We got there at 9. As we were signing in on the touch screen, which took 8 times longer because she wanted to sign herself in, the message popped up, “There are FIVE people ahead of you in the queue.” FIVE? That’s like a whole platoon! That’s a day’s worth of patients, man. I knew I was in for it. But my choices were this and this, so I sat down in a sea of other queued patients and waited. For 90 minutes. When we finally got called back, we were introduced to Dan, the very perky nurse practitioner with an odd nose and palate. Just odd. Ask my daughter about it sometime. She’ll tell you. He reminded me of a local dentist who calls your teeth “little rascals.” He was very perky, very talkative, and much, MUCH too enthusiastic to be treating an ear infection.

After a few minutes of paperwork and sech, he asked me what meds I had already given her.

“Just ibuprofen,” I answered.

“HEY!” he replied, much too exhuberantly. “Good call, Mom!” Then he looked at my girl. “Your mom did GOOD. She’s super! That was EXACTLY the right call. Gets that inflammation right down.” Insert hand motions for helping inflammation. At this point in my typing, I am laughing. You probably did have to be there to appreciate this, but this guy was SO OVER THE TOP on the ibuprofen thing. There was no rocket science behind my choice last night. Either I gave her the ibuprofen for the pain or I stayed up ALL NIGHT telling stories about weird kids in first grade. And at 2 a.m., man, I’m tired. I’m not above some marker sniffing at that hour. Yes, I am. Really.

Anyway, that Dan guy was weird. And he praised me for the ibuprofen enough to fill a 5-paragraph essay. Enough so that my 8 year old thought it was disturbing. But he fixed us up with something better than grape markers, so I’m cool with it.

I sat a lot today. In waiting rooms. Pharmacies. Cars. In so doing, I checked Facebook maybe 50 times. (Not enough going on today. Help a girl out, why don’t you.) That’s when I saw the picture with 25 comments of the cutest little boy ever. One of the comments was simply, “Previous.” I love that. I love it when someone comments “Previous” and never realizes they did it. Even though I know what they meant and that their phone likely came up with it, I still read it as “Previous” in my head and go on my way, merrier than before. Reminds me of the time I asked my friend if they were going to the park rectally. Not directly, mind you. Which was what I meant. Good, good times.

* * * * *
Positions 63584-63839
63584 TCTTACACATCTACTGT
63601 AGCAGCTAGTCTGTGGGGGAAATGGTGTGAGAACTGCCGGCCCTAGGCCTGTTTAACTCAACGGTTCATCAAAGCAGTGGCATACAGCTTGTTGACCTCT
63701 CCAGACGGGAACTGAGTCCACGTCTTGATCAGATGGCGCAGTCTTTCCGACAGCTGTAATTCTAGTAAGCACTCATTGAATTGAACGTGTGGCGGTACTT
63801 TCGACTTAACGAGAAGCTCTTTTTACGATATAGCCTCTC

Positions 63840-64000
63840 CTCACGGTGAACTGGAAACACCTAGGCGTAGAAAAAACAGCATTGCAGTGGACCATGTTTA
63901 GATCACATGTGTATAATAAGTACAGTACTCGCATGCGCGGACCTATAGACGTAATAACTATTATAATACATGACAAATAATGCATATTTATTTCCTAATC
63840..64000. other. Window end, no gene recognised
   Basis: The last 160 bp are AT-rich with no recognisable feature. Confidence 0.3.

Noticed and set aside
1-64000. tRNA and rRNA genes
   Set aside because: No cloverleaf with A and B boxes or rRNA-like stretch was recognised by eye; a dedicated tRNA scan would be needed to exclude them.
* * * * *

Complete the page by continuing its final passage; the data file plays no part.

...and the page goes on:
Previous.
Read that however you like.
I’m going to bed now.

When God Steps In

There are times in my life where I have been asked to do something or been confronted with a situation or have stood at the crossroads of a large decision and I’ve wondered if God is nudging me one direction or another. And there have been times where something has happened and I wonder if that was time and chance or if it was God stepping in.

Sometimes I wonder.
Sometimes I don’t.

I don’t wonder if God sent me my eldest son. He absolutely did. There were years of infertility, adoption, and then crazy super fertility. I don’t question this. He had a plan for my family. I hug them everyday with thanksgiving. Even if I was older than dirt when I got started.

I don’t wonder if my dad’s alive today by accident. Last Thursday, God stepped in. You can argue if you want to, but it won’t do you any good.

I was putting my kids in bed last Thursday night. They were mostly settled and reading upstairs when my phone rang. It was my mom calling. I almost picked up the phone in a typically obnoxious way to tell her that I had a bone to pick with her over the 4 year old Girl Scout cookies my parents had tried to pawn off on me that very day. I know I shouldn’t have eaten one. Trust me. I paid for it with the 36 hour taste of motor oil in my mouth. If you’ve ever wondered about the shelf life of a Girl Scout cookie then you should call me. Don’t keep those bad boys too long.

Anyway, I didn’t pick up the phone and pick the bone with her that I’m picking right now. I just said “Hello?” At that point she told me that my dad had been in a serious car accident. The breath I sucked in that moment took too long to let out and it took too long for her to tell me he was okay. But he was indeed okay. And that’s the part of the story worth telling.